It has been found that if the width of the vanes is too narrow, all other factors being equal, then a significant reduction, e.g. about five percent, in NOx emissions is not observed.

Preferably the width of the vanes is in the range of about 1/4 of an inch to about 2 inches. The width can be greater than 2 inches without adversely affecting the observed reduction in NOx emissions. For example, substantially no difference in the amount of reduction in NOx emissions was observed for a 11/2 inch wide vane as compared to a 3 inch wide vane, all other factors being equal. Thickness has been found to effect to a small degree the location of the smoke plane. The thickness of the vanes is preferably in the range of about 1/16 of an inch to about 1/2 of an inch.

It has been found that by recycling at least a portion of the post ignition products of a flame which has been caused to flow in a non-turbulent pattern back into a portion of the flame which is in a turbulent flow pattern that there is a reduction in NOx emissions. Recycle flow in a flame can be achieved by curved vanes, preferably at the periphery inducing a portion of such flame to curve outwardly and then possibly with the aid of, for example, a firebox wall back into a turbulent portion of the flame.

Useful methods for preparing the apparatus of this invention comprising metals, ceramic, and refractory materials include for example, use of a dry powder press, an isostatic press, extrustion, spin casting, and the like as would be recognized by a person of skill in the art.

BRIEF DESCRIPTION OF THE DRAWINGS

FIG. 1 is a cross-sectional side elevation view of a gas flame with a radiant screen.

FIG. 2 is a perspective view of an oil burner with a portion of the blast tube cut away in partial cross-section to reveal the interior of the blast tube.

FIG. 3 is a top elevation view of a firebox for a typical blast tube wherein various locations of the apparatus of FIGS. 8 and 9 are indicated by letters A-D.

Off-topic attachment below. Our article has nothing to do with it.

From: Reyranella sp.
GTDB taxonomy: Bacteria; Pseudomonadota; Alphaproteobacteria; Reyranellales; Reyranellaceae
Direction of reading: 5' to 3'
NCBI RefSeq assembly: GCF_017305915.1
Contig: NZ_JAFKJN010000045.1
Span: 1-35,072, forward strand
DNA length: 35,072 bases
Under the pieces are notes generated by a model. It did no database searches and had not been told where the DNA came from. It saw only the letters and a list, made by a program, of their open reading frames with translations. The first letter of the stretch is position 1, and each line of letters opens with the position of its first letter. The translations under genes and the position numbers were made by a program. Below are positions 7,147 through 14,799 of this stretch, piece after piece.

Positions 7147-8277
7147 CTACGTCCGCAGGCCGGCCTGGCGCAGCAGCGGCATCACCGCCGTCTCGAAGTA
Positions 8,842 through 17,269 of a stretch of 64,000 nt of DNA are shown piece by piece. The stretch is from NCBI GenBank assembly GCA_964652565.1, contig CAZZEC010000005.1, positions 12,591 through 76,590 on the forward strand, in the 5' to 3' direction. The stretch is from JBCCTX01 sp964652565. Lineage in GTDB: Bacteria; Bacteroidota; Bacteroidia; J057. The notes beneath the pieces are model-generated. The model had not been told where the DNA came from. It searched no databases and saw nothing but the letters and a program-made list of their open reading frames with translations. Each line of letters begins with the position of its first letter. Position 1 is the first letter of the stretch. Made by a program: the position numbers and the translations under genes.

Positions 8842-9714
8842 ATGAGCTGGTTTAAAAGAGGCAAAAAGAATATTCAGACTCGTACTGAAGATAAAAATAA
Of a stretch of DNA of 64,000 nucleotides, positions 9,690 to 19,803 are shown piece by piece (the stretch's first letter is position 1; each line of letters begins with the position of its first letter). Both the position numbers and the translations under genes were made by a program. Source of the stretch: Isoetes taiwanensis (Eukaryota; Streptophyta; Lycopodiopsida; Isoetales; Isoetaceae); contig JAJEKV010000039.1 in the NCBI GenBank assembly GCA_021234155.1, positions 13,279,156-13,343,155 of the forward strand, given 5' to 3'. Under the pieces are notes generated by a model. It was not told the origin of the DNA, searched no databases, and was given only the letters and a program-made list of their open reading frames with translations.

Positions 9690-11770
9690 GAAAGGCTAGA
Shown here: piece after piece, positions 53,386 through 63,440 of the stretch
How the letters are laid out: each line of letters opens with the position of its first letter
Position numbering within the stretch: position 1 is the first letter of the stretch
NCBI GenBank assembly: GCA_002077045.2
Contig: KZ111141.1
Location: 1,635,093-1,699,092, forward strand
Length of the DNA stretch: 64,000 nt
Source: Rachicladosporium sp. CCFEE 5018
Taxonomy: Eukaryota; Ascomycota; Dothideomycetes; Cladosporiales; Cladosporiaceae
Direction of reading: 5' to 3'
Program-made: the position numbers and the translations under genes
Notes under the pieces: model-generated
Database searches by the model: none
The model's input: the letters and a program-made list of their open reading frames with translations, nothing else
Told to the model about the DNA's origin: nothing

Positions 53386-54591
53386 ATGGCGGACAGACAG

FIG. 4 is an end view along line 4--4 of FIG. 3.

FIG. 5 is a graph of the relationship between the various locations indicated in FIG. 3 and the percent reduction in NOx found in the flame.

FIG. 6 is a side elevation view of a first embodiment of this invention.

FIG. 7 is a view along line 7--7 of FIG. 6.

FIG. 8 is a side elevation view of a second embodiment of this invention.

FIG. 9 is a view along line 9--9 of FIG. 8.

FIG. 10 is a side elevation view of a third embodiment of this invention.

FIG. 11 is a view along line 11--11 of FIG. 10.

FIG. 12 is a cross-sectional end view along the length of a vane showing a leading edge.

FIG. 13 is a perspective view of a firebox with a portion cut away to reveal the interior which has a plurality of blast tube openings and a plurality of devices of this invention disposed over some of the blast tube openings.

DETAILED DESCRIPTION OF THE INVENTION

FIG. 1 discloses a prior art method for reducing NOx emissions in a flame by means of a radiant screen. The radiant screen 30 is located in the cone 32 of a typical gas flame. The flame comprising a cone 31 of unignited gas and a cone 32 of ignited gas, i.e. post emission or post ignition combustion products, is typical of flames produced in a gas burner jet and is substantially non-turbulent.